Ultimate Show and Tell: Senior Design Expo, May 8

May 06 2014 | By Melanie A. Farmer

A nod to the traditional school science fair, the Engineering School’s Senior Design Expo spotlighted students’ one-of-a-kind solutions to a wide range of engineering problems.

Showcased at Columbia Engineering’s inaugural Expo were 66 innovative projects ranging from new medical devices with the promise of cutting costs and improving effectiveness, clever new applications that address a variety of issues, and product solutions for the sports and fitness arenas. Senior Design Expo was open to the public and was held on Thursday, May 8 in Roone Arledge Auditorium, Lerner Hall, from 12:00 p.m. to 3:00 p.m.

Typically, each department at the Engineering School hosts its own individual senior design day toward the end of the academic year. But in honor of the School’s 150th anniversary this year, the School took this opportunity to more visibly spotlight and celebrate the innovation and creativity of its students, collectively. The Senior Design Expo for the first time brought together all student teams, representing each of the nine Engineering departments, on the same day, in the same place.

Video of the inaugural Student Design Expo

“We were extremely excited for the Senior Design Expo,” said Linda Sun, an electrical engineering senior who helped develop a new app that tracks objects and people. “It is a really unique experience to be able to see projects from all the different departments in one place, and we believe it will inspire more interdisciplinary projects in the future.”

Science and engineering enthusiasts, or even non-engineering attendees, were in for a treat.

“The 150th Expo was like binge watching five-minute documentaries on all things technical, except you actually got to play with real stuff and speak with the designer,” said Dave Vallancourt, senior lecturer in the Department of Electrical Engineering, who was instrumental in organizing the event.

The TKAone device is an orthopedic implant with diagnostic functionality; it measures changes in the optical properties of synovial fluid caused by the immune response to infection, and reports the data in real time.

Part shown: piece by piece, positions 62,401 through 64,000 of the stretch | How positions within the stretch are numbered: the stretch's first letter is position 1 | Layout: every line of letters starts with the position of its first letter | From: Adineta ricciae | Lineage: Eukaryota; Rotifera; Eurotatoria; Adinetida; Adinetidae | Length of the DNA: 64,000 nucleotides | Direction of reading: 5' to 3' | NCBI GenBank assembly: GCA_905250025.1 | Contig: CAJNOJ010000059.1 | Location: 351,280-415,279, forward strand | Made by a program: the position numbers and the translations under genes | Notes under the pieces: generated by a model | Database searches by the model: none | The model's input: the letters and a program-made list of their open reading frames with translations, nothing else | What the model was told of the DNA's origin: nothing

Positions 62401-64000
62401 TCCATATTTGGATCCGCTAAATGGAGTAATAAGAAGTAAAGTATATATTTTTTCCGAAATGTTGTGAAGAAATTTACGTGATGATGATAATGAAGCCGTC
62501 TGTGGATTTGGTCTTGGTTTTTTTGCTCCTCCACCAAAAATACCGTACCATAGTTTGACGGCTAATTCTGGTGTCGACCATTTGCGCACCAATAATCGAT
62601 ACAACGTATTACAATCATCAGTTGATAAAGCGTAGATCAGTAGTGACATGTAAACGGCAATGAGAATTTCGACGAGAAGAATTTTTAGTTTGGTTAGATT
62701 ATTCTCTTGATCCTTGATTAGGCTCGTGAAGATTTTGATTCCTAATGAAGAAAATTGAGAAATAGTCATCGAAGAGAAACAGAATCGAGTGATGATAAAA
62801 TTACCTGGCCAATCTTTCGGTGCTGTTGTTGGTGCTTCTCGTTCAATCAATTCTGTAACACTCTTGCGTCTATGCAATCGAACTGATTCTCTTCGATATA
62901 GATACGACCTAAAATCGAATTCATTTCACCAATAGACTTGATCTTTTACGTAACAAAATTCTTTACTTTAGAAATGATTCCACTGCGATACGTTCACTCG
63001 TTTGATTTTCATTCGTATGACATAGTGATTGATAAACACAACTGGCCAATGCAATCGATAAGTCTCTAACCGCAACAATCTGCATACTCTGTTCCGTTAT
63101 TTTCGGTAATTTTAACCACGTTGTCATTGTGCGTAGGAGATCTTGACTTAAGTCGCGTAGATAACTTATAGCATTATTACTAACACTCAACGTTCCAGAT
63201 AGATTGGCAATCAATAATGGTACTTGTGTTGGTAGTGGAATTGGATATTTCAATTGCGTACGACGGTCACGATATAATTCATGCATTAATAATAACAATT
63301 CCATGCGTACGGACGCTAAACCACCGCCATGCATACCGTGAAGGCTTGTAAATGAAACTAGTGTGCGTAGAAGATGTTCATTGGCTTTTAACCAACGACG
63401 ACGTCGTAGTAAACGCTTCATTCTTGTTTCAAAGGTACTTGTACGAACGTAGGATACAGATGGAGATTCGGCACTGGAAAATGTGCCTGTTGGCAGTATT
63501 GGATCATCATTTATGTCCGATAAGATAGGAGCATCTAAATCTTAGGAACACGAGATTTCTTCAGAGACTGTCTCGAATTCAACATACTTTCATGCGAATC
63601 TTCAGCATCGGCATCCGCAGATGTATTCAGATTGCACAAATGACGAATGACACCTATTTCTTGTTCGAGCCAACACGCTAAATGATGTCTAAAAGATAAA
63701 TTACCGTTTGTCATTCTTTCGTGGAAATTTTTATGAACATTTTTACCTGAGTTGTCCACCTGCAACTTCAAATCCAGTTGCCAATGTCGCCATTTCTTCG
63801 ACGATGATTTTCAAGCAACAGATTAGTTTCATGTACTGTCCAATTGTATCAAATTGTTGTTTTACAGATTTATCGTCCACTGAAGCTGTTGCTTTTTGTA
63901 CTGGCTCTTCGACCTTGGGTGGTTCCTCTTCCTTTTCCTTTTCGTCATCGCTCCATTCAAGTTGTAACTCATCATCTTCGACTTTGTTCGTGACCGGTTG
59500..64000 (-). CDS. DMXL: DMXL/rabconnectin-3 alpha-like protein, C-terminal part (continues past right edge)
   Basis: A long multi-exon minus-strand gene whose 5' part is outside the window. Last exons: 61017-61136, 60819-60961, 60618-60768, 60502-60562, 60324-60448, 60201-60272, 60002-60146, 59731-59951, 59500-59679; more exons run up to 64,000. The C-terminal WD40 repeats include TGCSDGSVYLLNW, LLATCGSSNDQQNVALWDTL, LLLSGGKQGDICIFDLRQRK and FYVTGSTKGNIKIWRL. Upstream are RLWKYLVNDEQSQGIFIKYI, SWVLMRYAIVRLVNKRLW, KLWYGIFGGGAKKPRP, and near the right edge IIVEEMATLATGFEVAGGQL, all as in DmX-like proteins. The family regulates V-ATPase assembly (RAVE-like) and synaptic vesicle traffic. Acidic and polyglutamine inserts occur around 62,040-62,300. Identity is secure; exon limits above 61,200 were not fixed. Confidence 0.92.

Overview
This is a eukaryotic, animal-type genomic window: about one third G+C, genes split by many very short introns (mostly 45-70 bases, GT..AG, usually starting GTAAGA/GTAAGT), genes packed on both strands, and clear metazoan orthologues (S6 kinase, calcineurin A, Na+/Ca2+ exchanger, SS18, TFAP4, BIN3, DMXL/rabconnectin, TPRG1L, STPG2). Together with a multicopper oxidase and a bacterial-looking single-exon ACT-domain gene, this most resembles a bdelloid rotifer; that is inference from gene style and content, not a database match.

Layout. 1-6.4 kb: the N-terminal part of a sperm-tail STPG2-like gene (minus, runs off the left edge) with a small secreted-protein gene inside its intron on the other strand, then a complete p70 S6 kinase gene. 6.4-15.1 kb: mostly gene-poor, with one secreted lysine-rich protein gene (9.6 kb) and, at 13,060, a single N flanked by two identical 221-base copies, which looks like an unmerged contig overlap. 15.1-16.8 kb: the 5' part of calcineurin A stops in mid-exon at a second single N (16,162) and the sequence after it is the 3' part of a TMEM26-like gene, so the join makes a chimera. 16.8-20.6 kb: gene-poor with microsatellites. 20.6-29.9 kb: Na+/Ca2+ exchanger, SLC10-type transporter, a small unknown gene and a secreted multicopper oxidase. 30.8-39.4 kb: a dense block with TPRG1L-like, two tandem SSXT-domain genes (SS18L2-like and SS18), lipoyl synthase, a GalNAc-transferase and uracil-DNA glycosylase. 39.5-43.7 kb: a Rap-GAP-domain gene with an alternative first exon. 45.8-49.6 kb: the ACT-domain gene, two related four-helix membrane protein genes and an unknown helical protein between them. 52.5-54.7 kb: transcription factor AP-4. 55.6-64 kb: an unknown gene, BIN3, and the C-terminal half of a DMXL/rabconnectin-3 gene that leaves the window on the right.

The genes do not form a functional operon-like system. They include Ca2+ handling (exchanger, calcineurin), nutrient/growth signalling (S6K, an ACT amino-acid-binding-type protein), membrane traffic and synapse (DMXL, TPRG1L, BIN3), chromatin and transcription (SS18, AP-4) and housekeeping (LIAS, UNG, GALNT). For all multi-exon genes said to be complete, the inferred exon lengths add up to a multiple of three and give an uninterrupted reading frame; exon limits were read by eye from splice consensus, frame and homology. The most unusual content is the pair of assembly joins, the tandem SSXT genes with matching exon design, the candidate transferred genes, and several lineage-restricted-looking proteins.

One of the many teams that presented their projects at the Expo is a four-member team from Biomedical Engineering (BME) that tackled the problem of implant infection in patients who have undergone TKA, or total knee arthroplasty. TKA is a common surgical procedure in the U.S., with more than 600,000 primary surgeries and 60,000 revision surgeries performed annually. The leading cause of revision surgeries is bacterial infection. At the Expo, this team presented a device that immediately detects infection in vivo and alerts a patient in real time. This rapid detection device would replace the current method of diagnosing infection, which relies on blood tests, cultures, assays, and radiography.

“This is a space in which a device like ours can make a real difference with tangible benefits for a huge number of people,” said Forrest Miller, one of the designers. “It is also a tremendous engineering challenge, one that requires us to synthesize knowledge from every aspect of our multidisciplinary BME education.” Miller’s teammates included fellow seniors Emily Cen, Elsa Swanson, and David Xing. They each intend to pursue the development of the device after graduation.

Said Swanson, “This year’s design event was an excellent opportunity to showcase our hard work … and provided a unique opportunity for attendees to see a vast array of engineering applications, as well as the result of high quality departmental and faculty advisement and support.”

Another four-member team, which included Sun, Timmy Li, also from electrical engineering, computer science senior Michael Yan, and computer science junior Zuokun Yu, demonstrated their new smartphone application called the Beacon. Their idea stemmed from a brainstorming session with their faculty adviser, Vallancourt, whose son, a model rockets enthusiast, would oftentimes have trouble finding his rocket after it had landed.

“We started thinking of ways to solve this problem quickly and cheaply, without the service fees you have to pay for other tracking devices,” said Sun. “We realized the same device could be applied to help solve other problems with greater ramification, such as finding a patient with Alzheimer’s who has gone missing.”

Small and easily portable, the Beacon transmits GPS data through the Family Radio Services band, so after the one-time cost of the device, there are no other charges required. The app decodes the data and displays location, trajectory, and other statistics, in part by using Google Maps.

Other exciting projects that were showcased at the Expo included engineered, replaceable “crumple zone” helmet inserts for use in athletics that can reduce concussion rates among football players; a novel microfluidic platform for embryo maintenance that aims to address the 25% of embryo culture-related failures in IVF; and an app that accurately identifies foodborne disease outbreaks in New York City by analyzing data in real time from multiple social media sources.  

The variety of student design projects at the Expo meant there was something for everyone.

“I experienced a cacophony of creativity, like a music festival except with gears instead of guitars,” said Vallancourt. “It was the most exciting place to be in New York City on May 8, which is saying a lot!”